1. As a non-cilip member the husband of a member), I feel that your report reads as a glowing recommendation of the Kent History Centre in Maidstone, whereas those of us who regularly used the former centre find the new one to be very user unfriendly and having many useful books no longer available. The catalogue and ordering system is not designed to attract users but is difficult to use and very time consuming. It is symptomatic of the library as a whole where two good libraries were combined to make one extremely mediocre one. No wonder the baby and teens library is so popular, it is the only part that still has any choice in books. The non-fiction is appalling, where at either of the former libraries I could probably find two hundred books on a particular subject but the new library could only offer three items, one of which was a DVD and one was mis-catalogued by an amateur who clearly had no idea of the subject.
    May I suggest that rather than relying on your guide, you actually talk to people who use the building to find out what they really think of it. I know that others who were familiar with the former setup share my misgivings on the effectiveness of the new one, our only consolation is that at least it has survived in a form rather than being closed.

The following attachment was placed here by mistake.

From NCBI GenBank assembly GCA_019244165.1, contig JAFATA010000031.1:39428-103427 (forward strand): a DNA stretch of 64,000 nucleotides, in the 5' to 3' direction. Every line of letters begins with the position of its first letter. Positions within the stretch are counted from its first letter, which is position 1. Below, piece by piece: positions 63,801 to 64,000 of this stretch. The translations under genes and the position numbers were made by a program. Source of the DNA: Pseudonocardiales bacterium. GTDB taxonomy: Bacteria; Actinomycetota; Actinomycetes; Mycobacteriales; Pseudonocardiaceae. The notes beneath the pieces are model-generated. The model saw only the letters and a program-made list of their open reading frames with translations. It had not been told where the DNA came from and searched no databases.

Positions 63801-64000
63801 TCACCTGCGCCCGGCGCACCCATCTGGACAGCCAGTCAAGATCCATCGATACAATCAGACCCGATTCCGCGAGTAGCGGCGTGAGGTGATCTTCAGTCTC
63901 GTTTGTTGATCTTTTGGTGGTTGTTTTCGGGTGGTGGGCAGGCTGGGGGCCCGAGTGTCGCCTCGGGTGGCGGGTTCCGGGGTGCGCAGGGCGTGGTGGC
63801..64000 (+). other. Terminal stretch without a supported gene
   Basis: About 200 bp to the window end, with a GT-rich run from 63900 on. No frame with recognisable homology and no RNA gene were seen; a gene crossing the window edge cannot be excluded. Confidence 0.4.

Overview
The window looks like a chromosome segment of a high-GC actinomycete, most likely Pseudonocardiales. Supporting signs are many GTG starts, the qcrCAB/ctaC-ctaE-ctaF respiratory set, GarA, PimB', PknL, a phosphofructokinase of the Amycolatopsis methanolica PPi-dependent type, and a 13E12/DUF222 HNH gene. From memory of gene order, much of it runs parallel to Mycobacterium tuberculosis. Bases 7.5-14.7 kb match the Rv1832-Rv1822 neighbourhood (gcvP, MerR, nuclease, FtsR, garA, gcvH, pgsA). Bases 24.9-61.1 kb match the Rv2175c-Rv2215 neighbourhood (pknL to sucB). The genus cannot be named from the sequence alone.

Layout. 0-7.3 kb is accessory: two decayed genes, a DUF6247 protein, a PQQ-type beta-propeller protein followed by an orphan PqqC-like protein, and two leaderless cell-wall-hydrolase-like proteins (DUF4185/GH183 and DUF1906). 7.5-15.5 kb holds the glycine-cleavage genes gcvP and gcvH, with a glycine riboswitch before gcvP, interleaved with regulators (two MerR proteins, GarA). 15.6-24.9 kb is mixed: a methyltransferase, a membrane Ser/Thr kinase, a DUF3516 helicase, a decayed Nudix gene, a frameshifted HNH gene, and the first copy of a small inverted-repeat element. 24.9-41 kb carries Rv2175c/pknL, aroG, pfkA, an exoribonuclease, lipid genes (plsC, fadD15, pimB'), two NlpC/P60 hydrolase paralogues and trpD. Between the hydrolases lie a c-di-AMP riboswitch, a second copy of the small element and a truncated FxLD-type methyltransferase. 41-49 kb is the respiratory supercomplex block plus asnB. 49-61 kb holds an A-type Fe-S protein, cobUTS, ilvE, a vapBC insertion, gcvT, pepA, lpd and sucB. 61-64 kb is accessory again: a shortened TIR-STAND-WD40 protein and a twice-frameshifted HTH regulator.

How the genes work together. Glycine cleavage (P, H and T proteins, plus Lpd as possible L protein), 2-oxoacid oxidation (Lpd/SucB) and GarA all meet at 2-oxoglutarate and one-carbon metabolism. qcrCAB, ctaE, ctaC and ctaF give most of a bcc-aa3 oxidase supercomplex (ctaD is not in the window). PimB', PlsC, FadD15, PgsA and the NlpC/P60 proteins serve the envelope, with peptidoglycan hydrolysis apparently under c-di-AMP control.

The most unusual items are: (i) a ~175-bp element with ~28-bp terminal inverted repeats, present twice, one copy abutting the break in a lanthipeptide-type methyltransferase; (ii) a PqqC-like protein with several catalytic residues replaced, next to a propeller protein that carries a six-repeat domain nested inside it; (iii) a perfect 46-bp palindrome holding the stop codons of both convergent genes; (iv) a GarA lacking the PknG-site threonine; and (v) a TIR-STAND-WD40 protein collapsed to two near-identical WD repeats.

• Dear Alan,

      Thank you for your comments and for reading our blog. We are sorry to hear that you feel that our post did not offer an accurate view of the Kent History Centre in Maidstone. The post was the result of the visit we organised and attended last September. We were hoping to provide a summary of the tour that was led by Jan Bedford, Customer Service Development Librarian (for the library) and Mark Bateson, Community History Officer (for the archive), rather than to review the services offered at the Centre.
      That said, you have given us an idea there!…..it would be great to carry out an investigation on how the Centre is perceived by its users and what can be done to improve its services. We cannot promise that we will be able to find time and resources to do this. However, we will add it to our Action Plan for the next year.

      In the meanwhile, would you like us to pass these comments to Jan Bedford? Also, have you considered making your feedback known to the Kent History Centre User Group (http://www.khcarchivesusergroup.org.uk/). We believe the Group regularly meets with the management of Kent History and Library Centre in order to give users’ feedback about the archives.

      Thanks again for offering us your opinion.

  2. Pingback: Annual General Meeting 2017 at Kent History Centre, Maidstone | CILIP in Kent·